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By Alex Kuhn
Sports Editor 

Hear me out...What to do about resting NBA players


April 15, 2017

What to do about resting NBA players

The NBA just wrapped up one of their most impressive regular season’s in recent memory. There’s been a fierce MVP battle that has given shows like Pardon the Interruption, Around the Horn and whatever FS1’s top debate show is, months’ worth of debate around whether the award should go to James Harden, Russell Westbrook or Kawhi Leonard.

We’ve seen a promising group of young players make “the leap” and some of them like Giannis Antetokoumpo, start carving out superstar roles.

We also had the Golden State Warriors super team, the Utah Jazz finally getting over the hump and making the playoffs and the Spurs still running circles around everyone as they won 61 games and clinched the No. 2-seeed in the West.

It was an incredible NBA season and the first round of the playoffs will feature intriguing matchups on both sides of the conference.

But rather than talk about any of that what has dominated the talk surrounding the NBA, is players sitting out games for rest.

A minor problem has been blown out of proportion by talking heads like Tony Kornheiser, Jason Whitlock, Stephen A. Smith and Colin Cowherd.

Like I just said players resting is an issue, but not a major one because there are easy fixes and NBA commissioner Adam Silver has been on this basically since he took the reins from David Stern.

Teams resting healthy players is really a DEFCON 4 issue, now if Stern were still in charge I’d bump it up to DEFCON 3 because he did not give a damn what the owners or players were telling him. Silver, to his credit, listens to the players and owners taking their opinions into account in his decision making.

When the best basketball coach on the planet Gregg Popovich started resting his players five seasons ago, much to the ire of Stern. He did it as a means to protect his players and keep his team fresh for the playoffs, because winning a championship is the goal.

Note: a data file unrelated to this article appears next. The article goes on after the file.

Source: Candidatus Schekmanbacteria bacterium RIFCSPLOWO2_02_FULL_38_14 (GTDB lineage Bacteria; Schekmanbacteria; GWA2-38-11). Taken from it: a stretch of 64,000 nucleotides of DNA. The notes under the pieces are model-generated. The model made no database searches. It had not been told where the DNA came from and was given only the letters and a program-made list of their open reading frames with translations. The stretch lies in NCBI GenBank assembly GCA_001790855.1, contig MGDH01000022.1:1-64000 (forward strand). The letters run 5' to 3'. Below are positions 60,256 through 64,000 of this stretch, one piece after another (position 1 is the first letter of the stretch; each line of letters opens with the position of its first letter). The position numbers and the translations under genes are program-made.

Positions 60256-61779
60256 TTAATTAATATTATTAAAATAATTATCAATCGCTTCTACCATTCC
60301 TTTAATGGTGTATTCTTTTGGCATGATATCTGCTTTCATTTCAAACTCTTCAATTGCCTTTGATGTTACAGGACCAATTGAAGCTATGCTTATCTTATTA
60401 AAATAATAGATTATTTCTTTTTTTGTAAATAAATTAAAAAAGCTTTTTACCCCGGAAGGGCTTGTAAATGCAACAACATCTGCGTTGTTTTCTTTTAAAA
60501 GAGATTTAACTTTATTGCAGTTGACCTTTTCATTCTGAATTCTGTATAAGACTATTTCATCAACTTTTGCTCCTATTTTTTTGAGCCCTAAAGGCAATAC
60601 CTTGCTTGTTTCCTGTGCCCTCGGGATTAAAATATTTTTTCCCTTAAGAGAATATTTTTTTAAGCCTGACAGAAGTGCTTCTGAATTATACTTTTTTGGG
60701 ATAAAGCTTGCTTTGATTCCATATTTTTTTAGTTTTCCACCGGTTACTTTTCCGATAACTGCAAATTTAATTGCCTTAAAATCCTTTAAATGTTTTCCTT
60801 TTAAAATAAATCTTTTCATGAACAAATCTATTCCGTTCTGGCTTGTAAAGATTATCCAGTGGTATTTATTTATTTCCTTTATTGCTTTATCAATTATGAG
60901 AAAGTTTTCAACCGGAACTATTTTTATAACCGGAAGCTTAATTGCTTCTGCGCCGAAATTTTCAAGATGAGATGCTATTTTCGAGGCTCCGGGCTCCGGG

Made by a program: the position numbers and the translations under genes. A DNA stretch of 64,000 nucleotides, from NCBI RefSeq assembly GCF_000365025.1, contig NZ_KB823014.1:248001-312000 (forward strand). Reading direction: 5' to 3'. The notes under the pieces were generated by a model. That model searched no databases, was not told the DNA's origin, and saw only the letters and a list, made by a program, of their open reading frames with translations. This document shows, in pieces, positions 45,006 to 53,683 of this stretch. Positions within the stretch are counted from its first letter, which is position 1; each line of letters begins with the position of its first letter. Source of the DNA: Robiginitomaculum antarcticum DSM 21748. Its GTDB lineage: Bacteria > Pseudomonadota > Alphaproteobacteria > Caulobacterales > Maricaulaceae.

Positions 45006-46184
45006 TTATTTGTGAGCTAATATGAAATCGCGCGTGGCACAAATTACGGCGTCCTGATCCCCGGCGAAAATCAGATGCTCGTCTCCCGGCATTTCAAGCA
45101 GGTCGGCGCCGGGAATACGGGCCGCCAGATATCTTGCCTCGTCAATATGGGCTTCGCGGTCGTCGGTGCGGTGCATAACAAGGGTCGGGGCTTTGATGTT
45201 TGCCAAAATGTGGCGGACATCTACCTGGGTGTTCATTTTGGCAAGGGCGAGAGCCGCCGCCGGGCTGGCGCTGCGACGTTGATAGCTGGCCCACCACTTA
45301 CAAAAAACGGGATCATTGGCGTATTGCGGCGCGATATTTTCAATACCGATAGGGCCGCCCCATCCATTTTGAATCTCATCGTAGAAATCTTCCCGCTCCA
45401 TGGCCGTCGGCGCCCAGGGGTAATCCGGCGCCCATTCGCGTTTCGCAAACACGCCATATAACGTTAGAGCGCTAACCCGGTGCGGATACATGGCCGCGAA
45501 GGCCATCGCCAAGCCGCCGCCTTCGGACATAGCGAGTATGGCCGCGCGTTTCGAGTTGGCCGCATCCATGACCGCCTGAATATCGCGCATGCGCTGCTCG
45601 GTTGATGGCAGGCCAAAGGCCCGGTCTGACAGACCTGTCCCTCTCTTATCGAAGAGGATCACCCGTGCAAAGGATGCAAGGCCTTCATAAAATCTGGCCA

Instead of grinding his player into the ground with their fourth game in five nights, which is commonly referred to a “schedule loss” in NBA circles. It’s why Tim Duncan was able to play at a ridiculous level for so long and why Manu Ginoblli and Tony Parker are still playing. Popovich was ahead of the curve on this and it took the league some time to catch on.

Silver has been doing great work on the schedule, trying to reduce the number of back-to-backs and avoiding as many of those schedule losses as possible.

The only reason this became a topic to lead all sports debate shows is because the Cleveland Cavaliers rested LeBron James, Kyrie Irving and Kevin Love on the NBA primetime Saturday matchup between the LA Clippers on March 18. The Clippers crushed the Cavs 108-78 and the following Monday there was a lot of sanctimonious outrage in the sports media.

Back to Popovich, he did the same thing during the 2012-2013 season in a primetime matchup between LeBron and the Miami Heat. Quickly, there is a slight difference between this scenario and the Cavs, the Spurs gave the heads up a day in advance while the Cavs only gave an 80-minute notice. Still Pop and the Spurs were getting killed by the media and Stern was furious.

So why did this rest issue not become a big deal like it is today? Because the Spurs lost by 5, 105-100, to the Heat and everyone remembered “Oh yeah, Pop is a genius” and the whole thing went away, well sort of, Stern was still salty and fined the Spurs $25,000.

From my vantage point there are two fixes to all of this, one is very plausible while the other not so much.

The plausible fix is continuing to tinker with the schedule and having teams give a day’s notice on who they plan to rest. Silver and his buddies can also make sure that their primetime matchups don’t fall on back-to-back’s for either team and work the schedule around so that the teams have a few more practice days beforehand. This is the easiest fix and one I’m sure Silver is going to implement.

Now the implausible solution, and one that might be a tough sell, cut the 82-game schedule down to 72 games. This would drastically cut down on back-to-backs and eliminate the schedule loss. The NBA has been in a second-golden age for the past eight seasons. Reducing the schedule would send this era into unheard of heights.

You’d have better rested players, more time for practice and game planning. It would make the league as a whole that much better.

The only fallback is that you’d have to ask the players, owners and TV networks to take less money.

And that’s not happening.

So there’s no need to fret anymore over this anthill turned into a mountain issue. Silver is on the case and he’s going to get it fixed because that’s what the best commissioner in professional sports does.


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